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+ - Carbon3D Reveals New 3D Printing Process 100X Faster than Current Technology

Submitted by ErnieKey
ErnieKey (3766427) writes "Carbon3D, a stealth startup based in Redwood City, CA. has just announced a new breakthrough 3D printing technology called Continuous Liquid Interface Production technology (CLIP). The process works by using oxygen as an inhibiting agent as a UV light rapidly cures a photosensitive resin. The company has just emerged from stealth mode and announced that they have raised a staggering $41 million to further develop the process and bring it to market."

+ - University of Illinois' Molecular 3D Printer Can Print Billions of Compounds

Submitted by ErnieKey
ErnieKey (3766427) writes "University of Illinois Researchers have created what may end up being the future of 3D printing. The device, called a Molecular-Machine, basically manufactures on the compound level. Martin Burke, the lead researcher on this project says that they are already able to synthesize over a billion different compounds with the machine, compounds which up until now humans have not been able to synthesize. The impact on the pharmaceutical industry could be staggering."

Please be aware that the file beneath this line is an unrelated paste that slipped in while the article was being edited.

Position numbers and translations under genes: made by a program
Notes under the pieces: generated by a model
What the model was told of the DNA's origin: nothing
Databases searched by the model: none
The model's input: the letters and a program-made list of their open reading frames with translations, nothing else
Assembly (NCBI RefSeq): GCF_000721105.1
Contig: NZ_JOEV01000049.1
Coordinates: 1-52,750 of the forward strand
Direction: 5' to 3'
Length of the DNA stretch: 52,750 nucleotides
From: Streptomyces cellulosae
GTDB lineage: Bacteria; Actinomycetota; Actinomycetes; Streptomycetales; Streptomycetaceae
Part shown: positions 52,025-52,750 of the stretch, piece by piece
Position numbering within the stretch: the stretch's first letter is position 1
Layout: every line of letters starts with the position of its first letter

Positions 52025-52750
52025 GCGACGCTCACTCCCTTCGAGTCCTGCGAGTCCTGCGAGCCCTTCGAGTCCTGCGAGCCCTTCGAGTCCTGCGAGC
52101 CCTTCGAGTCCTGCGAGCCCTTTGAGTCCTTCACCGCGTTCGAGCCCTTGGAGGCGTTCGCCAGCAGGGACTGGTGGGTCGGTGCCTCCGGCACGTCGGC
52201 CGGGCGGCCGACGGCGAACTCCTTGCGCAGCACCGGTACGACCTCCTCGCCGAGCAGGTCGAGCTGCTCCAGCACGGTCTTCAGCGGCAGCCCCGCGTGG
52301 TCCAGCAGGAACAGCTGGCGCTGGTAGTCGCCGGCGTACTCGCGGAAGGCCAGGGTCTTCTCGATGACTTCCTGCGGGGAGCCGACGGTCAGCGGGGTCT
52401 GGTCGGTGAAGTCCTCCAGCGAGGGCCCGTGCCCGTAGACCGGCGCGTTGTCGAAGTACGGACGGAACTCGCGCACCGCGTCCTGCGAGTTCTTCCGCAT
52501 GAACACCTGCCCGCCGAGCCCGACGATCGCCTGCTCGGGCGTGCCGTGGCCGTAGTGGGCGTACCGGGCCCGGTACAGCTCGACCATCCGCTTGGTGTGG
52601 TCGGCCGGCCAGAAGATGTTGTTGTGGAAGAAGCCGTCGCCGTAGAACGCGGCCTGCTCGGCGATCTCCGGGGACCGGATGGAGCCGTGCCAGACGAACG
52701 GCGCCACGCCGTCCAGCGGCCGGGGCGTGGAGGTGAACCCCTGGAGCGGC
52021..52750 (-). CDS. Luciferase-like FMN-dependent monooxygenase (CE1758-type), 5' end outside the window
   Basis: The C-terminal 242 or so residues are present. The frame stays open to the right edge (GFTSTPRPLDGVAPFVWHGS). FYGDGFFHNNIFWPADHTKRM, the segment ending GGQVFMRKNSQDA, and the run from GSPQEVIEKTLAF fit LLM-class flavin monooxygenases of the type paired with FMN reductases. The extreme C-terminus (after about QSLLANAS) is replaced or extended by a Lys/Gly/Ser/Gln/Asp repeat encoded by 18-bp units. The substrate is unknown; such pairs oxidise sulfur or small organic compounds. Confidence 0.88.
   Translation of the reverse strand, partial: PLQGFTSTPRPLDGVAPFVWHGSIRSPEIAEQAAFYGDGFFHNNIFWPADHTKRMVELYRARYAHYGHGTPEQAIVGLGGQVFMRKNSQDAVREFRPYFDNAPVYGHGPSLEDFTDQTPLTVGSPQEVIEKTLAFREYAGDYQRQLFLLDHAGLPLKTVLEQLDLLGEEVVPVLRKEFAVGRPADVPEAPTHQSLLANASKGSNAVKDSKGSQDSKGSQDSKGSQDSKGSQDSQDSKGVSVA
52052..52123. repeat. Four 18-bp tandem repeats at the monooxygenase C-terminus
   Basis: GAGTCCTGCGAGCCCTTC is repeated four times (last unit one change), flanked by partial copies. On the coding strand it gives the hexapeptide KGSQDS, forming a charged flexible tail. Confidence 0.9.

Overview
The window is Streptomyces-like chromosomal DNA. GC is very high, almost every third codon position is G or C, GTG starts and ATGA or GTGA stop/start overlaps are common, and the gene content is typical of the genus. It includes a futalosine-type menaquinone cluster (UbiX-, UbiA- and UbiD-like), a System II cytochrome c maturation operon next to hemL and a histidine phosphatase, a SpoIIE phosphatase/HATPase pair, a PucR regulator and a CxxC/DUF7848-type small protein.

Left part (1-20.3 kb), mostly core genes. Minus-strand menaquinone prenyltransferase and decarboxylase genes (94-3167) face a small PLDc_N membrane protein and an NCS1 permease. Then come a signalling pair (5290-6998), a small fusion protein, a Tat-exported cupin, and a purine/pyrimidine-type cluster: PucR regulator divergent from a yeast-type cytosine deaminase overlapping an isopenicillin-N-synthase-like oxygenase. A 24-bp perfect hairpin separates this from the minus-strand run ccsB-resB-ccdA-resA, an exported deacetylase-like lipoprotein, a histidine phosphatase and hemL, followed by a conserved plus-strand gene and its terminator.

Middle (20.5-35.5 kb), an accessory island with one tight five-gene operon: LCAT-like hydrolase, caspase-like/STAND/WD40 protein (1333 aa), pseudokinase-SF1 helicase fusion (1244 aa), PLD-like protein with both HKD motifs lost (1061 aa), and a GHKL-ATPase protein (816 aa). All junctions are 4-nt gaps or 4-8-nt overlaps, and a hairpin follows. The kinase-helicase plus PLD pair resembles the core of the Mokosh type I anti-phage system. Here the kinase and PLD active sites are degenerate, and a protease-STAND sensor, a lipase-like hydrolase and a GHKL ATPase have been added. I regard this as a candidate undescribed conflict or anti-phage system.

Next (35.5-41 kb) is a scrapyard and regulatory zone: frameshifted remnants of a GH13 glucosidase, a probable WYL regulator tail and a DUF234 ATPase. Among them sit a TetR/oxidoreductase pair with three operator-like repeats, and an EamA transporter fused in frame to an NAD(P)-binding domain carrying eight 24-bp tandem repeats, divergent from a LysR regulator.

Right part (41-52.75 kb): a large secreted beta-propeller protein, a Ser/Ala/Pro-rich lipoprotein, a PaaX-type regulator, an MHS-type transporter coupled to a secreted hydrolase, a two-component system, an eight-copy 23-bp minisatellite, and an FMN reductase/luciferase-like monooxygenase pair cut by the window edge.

+ - Huge ocean confirmed underneath solar system's largest moon->

Submitted by sciencehabit
sciencehabit (1205606) writes "The solar system’s largest moon, Ganymede, in orbit around Jupiter, harbors an underground ocean containing more water than all the oceans on Earth, according to new observations by the Hubble Space Telescope. Ganymede now joins Jupiter’s Europa and two moons of Saturn, Titan and Enceladus, as moons with subsurface oceans—and good places to look for life. Ceres, the largest object in the asteroid belt, may also have a subsurface ocean. The Hubble study suggests that the ocean can be no deeper than 330 kilometers below the surface."